There are two things you should know about the corporate culture in America. First, it’s fairly universal. If you’ve worked for one, you can easily understand another. Second, it’s seriously messed up.
Think about it. The corporate culture wants you to make work your #1 priority. Even the ones that advocate a home/work balance really want the balance to lean decidedly toward work, admonishing you for missing days for being ill or having sick children. There’s an attitude that you should come to work sick and infect your colleagues. There’s also this idea that you should live to work rather than work to live.
Management tends to be almost universally less qualified than the people who actually do the work, excelling at saying little to nothing and hobnobbing with other members of management. I’m not going to say that none of them are qualified, but there’s a high percentage of mangers who don’t seem to actually know what their employees do on a day-to-day basis, don’t hold themselves accountable to the same rules and schedules as their staff, and often have ego or control issues that make them ill-suited to handling other employees.
Then, there’s the issue of conflict in the workplace. It’s a nightmare. In a hostile work environment, there is supposed to be a system in place for how to handle it. There’s a chain of command to be used to report problems and a human resources department to go to when those problems can’t be resolved at those levels. And yet, if you are an employee who reports the problem, you become the problem.
I speak from experience here. I once experienced active and repeated harassment from another employee. It wasn’t just emotionally challenging to deal with. It also prevented me from doing my job. I spoke to my direct supervisor about the ongoing issue, which had been witnessed by my supervisor and all the other employees on more than one occasion. It was happening on a daily basis, and I went up the chain of command to try to resolve the issue. When it made it to management, I was told that it was just a female issue.
Read: Women are catty to one another, and this should be expected. First of all, this has not been my experience of women. Secondly, this is a learned behavior, and it’s not one that is appropriate in the workplace. Third, it’s spectacularly sexist to suggest that an issue of harassment is simply a gendered issue that shouldn’t be taken seriously.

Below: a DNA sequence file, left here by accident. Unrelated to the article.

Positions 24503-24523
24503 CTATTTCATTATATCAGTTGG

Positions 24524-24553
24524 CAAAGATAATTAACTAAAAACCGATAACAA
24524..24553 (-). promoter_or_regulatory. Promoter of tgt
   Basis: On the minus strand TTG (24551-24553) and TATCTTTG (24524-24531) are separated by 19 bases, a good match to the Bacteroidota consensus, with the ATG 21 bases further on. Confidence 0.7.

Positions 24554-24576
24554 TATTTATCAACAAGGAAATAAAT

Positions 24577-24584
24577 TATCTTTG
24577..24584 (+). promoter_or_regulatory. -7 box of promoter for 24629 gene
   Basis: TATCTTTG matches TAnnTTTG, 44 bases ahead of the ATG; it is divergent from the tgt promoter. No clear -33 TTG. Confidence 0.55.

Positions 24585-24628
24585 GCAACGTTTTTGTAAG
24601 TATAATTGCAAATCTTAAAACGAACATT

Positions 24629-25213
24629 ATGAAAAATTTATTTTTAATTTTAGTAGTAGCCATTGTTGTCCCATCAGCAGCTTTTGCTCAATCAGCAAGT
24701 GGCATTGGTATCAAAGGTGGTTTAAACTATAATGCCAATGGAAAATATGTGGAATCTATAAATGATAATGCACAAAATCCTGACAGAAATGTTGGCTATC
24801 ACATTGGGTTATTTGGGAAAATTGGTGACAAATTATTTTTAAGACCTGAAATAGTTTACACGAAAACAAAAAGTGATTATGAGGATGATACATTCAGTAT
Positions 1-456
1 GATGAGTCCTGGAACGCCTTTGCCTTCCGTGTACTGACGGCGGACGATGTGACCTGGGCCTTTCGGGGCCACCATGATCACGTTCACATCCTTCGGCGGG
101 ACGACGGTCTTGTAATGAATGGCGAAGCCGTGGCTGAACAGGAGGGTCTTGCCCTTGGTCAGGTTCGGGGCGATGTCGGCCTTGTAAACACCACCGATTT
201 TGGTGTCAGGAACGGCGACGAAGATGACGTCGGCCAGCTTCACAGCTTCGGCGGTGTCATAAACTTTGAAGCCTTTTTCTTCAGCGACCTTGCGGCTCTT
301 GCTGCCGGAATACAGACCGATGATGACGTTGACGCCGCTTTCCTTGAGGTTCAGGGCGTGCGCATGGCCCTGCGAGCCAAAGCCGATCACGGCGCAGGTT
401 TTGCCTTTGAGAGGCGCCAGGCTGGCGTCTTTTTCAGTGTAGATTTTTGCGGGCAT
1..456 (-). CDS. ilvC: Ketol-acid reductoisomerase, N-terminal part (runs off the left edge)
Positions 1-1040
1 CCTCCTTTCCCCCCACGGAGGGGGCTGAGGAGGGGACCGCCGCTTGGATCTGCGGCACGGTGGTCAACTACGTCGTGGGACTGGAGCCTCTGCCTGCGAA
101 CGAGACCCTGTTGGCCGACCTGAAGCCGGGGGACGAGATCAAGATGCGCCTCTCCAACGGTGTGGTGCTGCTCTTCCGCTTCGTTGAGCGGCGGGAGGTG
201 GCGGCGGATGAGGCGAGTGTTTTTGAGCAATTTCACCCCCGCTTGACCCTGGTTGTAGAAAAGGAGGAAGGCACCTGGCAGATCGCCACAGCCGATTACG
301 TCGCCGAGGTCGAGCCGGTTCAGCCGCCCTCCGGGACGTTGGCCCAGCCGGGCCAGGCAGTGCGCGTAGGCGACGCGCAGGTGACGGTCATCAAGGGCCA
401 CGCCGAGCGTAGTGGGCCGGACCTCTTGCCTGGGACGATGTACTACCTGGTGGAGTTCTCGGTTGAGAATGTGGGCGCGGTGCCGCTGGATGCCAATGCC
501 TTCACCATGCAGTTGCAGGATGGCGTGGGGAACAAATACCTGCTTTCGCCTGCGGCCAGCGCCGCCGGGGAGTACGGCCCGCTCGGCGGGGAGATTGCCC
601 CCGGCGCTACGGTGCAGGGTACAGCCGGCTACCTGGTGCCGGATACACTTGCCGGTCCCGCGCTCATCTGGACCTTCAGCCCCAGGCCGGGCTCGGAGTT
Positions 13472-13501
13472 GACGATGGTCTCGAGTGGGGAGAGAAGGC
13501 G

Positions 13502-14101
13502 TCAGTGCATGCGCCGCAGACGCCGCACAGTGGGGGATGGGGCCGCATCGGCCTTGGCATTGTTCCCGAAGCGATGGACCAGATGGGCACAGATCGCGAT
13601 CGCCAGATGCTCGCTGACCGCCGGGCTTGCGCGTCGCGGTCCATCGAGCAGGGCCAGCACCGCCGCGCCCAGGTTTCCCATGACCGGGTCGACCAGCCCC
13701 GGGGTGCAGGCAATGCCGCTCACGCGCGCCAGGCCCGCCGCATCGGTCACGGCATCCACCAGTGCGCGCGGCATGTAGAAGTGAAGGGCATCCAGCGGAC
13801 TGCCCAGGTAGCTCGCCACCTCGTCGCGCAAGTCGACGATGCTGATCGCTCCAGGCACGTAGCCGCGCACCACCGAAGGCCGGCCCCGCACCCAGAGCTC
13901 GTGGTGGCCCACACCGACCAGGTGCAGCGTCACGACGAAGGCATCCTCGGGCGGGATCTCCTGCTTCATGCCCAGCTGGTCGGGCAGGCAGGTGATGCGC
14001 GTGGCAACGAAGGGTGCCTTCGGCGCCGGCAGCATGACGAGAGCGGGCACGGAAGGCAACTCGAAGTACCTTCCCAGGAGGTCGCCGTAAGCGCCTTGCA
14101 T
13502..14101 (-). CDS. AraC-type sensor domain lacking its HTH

Needless to say, the harassment continued to escalate to the point that I moved to another department. But a note went into my file from that point forward that I had a problem with conflict resolution. At that moment in time, I was completing a post-graduate degree in counseling. My problem wasn’t with resolving conflict. My problem was with a hostile work environment and an employee who was allowed to continue her reign of terror with no consequences. When I left the department, she targeted a new (male) supervisor, and it was no longer a female issue. She was terminated shortly afterwards.
I left the entire situation feeling awful. I questioned if I was truly in the wrong for reporting harassment that was impacting my job and creating a harmful work environment for myself and other employees. I wondered why that incident followed me on every performance review from that point forward, impacting my upward mobility and salary.
Why did doing the right thing feel so wrong?
I’m not the only person who has been in this situation. It makes us feel sullied in some way, but the truth is that empaths in a corporate culture often absorb the negative energy from these encounters. Doing the right thing feels wrong because we’re being gaslighted by the very people who should be supporting us. We’re told we are the problems, often sanctioned and labeled a troublemaker for addressing issues of harassment or ethical issues in the workplace. They’d like us to sit down and shut up so that they don’t have to do their jobs.
Because we’re the kind of people who are highly impacted by energy, we take that toxic work culture and absorb it. It does feel negative. It can even make us feel like we must be in the wrong if we are so deeply impacted by something other people are saying we should just get over. Our authenticity and sense of ethics is telling us that we should address issues head-on, but our bosses often are the ones telling us to ignore it, bury it, and get over it. This feels deeply incongruent for us. This out-of-balance is upsetting, and we often internalize the experience.
For assertive women in the workplace, we also hit misogyny in the corporate culture head on. Just as I was told the issue wasn’t harassment but essentially women’s hormones, women who are assertive are often made to feel aggressive or intimidating for dealing with issues directly. We’re all expected to be considered nice and friendly above all else. When an issue comes up that isn’t nice, we’re looked at as being the problem when we try to address it.